Casting Manager, Talent Casting Director, Casting Coordinator, Casting Associate, Casting Agent, Casting Supervisor, Casting Consultant, Casting Executive, Talent Scout, Casting Producer
A casting director is brought onto a project to take charge of finding, auditioning and casting actors for TV shows, movies, commercials, theatre productions and so forth. Their job, in essence, is to populate the worlds being created by script writers, directors and producers.
“When you truly get to feel like you’re making an actor’s dream come true, that’s amazing. When you see your name at the end of a movie in the credits, that’s always exciting too” - Jen Rudin
“A day in the life of a successful casting director often involves getting ready for a casting session, sometimes a casting session will be scheduled with actors for me from 10 a.m. to 1 p.m. and then I’ll schedule lunch from 1 p.m. to 2 p.m., then I will have a casting session from 2 p.m. to 6 p.m. That’s really a marathon day of casting.
Some days are spent prepping and some days are spent casting, so if you’re prepping for a casting session you’re working from the office, scheduling the actors and getting everything organized. Or you’re on the phone with the director choosing the audition scene, all of that is prep work.
Then when you finally have this beautiful audition date scheduled, you print out the schedule and go run the auditions. I tend to schedule two actors every 15 minutes, that way it’s ongoing. There’s always an actor waiting to come into the room, there’s never any downtime.
It takes a village to run a casting session, so it’s not just me. Sometimes I have audition readers that read with the actors in the audition room, sometimes I have people that are just designated to be in the waiting area helping the actors sign in. Sometimes I have the writer or the director in the room with me for the audition, in which case I have to create a team. Sometimes it’s just me and my casting associate and maybe she’s on the computer scheduling the appointments for the next day, I’m running the cameras and directing the actors and then there’s an actress who’s reading with the actors who are coming in to audition. So there’s a lot of people in the room.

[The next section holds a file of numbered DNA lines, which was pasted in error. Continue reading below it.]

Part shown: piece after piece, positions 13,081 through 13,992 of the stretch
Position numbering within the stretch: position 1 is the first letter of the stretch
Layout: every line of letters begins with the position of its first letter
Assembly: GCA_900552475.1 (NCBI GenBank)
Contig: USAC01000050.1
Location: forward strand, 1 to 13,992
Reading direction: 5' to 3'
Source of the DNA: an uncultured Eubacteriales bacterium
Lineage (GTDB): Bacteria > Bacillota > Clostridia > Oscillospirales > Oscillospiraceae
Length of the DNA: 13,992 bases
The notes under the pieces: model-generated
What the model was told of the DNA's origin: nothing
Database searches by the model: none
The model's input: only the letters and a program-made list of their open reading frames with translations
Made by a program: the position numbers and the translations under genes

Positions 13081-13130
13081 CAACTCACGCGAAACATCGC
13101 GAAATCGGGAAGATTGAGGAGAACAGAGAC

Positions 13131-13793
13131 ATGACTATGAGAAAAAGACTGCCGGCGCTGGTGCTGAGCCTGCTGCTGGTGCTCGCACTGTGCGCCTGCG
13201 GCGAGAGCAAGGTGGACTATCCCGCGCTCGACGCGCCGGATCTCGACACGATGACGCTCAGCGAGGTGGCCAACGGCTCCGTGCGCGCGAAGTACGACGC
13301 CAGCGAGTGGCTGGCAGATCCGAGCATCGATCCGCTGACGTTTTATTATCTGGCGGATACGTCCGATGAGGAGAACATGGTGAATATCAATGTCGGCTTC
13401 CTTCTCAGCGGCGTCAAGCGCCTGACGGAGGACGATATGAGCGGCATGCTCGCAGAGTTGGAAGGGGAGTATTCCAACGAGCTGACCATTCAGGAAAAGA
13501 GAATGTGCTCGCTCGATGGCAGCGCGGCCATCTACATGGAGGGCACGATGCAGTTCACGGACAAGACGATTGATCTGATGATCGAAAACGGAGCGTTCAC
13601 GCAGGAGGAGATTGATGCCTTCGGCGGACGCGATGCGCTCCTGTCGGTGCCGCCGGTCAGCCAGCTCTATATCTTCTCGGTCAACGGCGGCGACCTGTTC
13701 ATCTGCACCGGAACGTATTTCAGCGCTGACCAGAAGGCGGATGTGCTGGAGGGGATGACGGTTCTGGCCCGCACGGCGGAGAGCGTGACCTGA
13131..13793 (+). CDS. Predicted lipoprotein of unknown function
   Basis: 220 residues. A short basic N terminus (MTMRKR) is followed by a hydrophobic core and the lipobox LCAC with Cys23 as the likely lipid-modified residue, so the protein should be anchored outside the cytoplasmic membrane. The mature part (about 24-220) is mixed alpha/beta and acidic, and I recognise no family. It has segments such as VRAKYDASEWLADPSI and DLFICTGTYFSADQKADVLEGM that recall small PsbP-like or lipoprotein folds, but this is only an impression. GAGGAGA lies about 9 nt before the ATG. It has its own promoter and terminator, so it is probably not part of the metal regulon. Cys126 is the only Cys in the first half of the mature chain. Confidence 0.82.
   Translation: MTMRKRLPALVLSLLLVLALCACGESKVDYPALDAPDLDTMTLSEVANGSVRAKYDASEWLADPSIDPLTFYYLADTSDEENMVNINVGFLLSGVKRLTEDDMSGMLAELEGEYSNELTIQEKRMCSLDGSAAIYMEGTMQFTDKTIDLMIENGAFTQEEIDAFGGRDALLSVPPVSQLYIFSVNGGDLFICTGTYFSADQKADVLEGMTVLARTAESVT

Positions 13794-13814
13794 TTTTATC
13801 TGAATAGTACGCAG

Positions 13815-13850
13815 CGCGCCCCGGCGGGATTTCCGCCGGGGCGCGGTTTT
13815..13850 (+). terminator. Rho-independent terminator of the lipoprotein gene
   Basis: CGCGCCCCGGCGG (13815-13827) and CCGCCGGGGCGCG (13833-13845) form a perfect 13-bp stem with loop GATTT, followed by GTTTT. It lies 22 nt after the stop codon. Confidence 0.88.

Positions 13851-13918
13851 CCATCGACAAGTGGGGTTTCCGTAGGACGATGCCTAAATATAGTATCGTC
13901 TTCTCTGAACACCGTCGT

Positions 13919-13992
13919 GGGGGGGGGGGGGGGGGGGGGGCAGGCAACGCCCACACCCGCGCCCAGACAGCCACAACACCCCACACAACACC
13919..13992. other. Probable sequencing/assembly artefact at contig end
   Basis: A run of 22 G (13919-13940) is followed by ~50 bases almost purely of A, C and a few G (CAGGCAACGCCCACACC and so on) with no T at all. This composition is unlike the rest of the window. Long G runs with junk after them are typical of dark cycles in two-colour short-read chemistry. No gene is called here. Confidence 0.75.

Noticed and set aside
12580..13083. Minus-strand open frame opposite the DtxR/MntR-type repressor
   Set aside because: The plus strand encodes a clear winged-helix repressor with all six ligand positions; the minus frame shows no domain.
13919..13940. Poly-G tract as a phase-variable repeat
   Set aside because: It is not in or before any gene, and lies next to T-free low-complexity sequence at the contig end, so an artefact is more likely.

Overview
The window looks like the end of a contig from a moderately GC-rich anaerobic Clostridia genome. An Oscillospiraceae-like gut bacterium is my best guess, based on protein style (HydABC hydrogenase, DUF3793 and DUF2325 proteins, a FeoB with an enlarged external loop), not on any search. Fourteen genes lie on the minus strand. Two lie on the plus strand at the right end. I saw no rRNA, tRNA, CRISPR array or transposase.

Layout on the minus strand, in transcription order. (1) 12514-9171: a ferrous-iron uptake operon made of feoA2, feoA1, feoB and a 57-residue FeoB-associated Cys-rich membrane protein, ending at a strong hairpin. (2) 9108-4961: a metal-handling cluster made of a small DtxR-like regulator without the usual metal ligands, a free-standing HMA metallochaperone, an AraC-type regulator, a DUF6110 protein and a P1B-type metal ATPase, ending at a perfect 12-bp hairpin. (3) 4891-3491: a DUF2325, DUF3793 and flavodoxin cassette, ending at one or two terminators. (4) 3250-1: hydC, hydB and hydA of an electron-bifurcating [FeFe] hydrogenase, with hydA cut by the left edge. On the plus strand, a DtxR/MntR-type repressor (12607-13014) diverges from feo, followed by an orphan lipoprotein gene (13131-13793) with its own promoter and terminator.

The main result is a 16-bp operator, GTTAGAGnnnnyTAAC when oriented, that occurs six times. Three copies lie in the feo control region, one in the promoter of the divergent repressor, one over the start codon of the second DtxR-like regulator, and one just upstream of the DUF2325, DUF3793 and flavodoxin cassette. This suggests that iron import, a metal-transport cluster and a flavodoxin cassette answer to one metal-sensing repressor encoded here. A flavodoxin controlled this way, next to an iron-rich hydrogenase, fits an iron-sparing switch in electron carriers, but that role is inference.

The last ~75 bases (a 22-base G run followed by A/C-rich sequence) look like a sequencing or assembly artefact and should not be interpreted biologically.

Oftentimes my casting associate is uploading to the website that we use, uploading the auditions so that she can send them to our colleagues. We’re really multitasking as much as possible. I also always have to have my phone on because sometimes the client calls and there’s a change. Sometimes the gender will change on the character we’re casting and we’ll have to cancel actors… It’s really, really busy.” - Jen Rudin
- Good communication and observational skills
- Diplomatic, able to balance various visions and ideas
- Love of people
- Highly organized
- Good memory
- Able to keep up on current media and entertainment trends
- Being instinctual, tasteful and having a strong artistic perspective
- Intuitive understanding of psychology
- Able to network
- Able to use basic technology (I.E. operate a camera, taking phone calls, scheduling and other secretarial work)
- Passion for the work being done
- In-house casting directors are typically under contract and can only do jobs for the studio they work for due to otherwise conflicts of interest, but can have other benefits that come with positions at the company they work for.
- Independent casting directors are more open as far as who they can work for, but the job becomes more self-run and commission-based. Workload and pay can depend on the jobs they are able to acquire. Major companies that have their own staff casting directors can and do still hire freelance casting directors to help manage a large, even hectic workload if multiple projects are casting at once, but those independent hire-ons are still overseen by the in-house casting directors.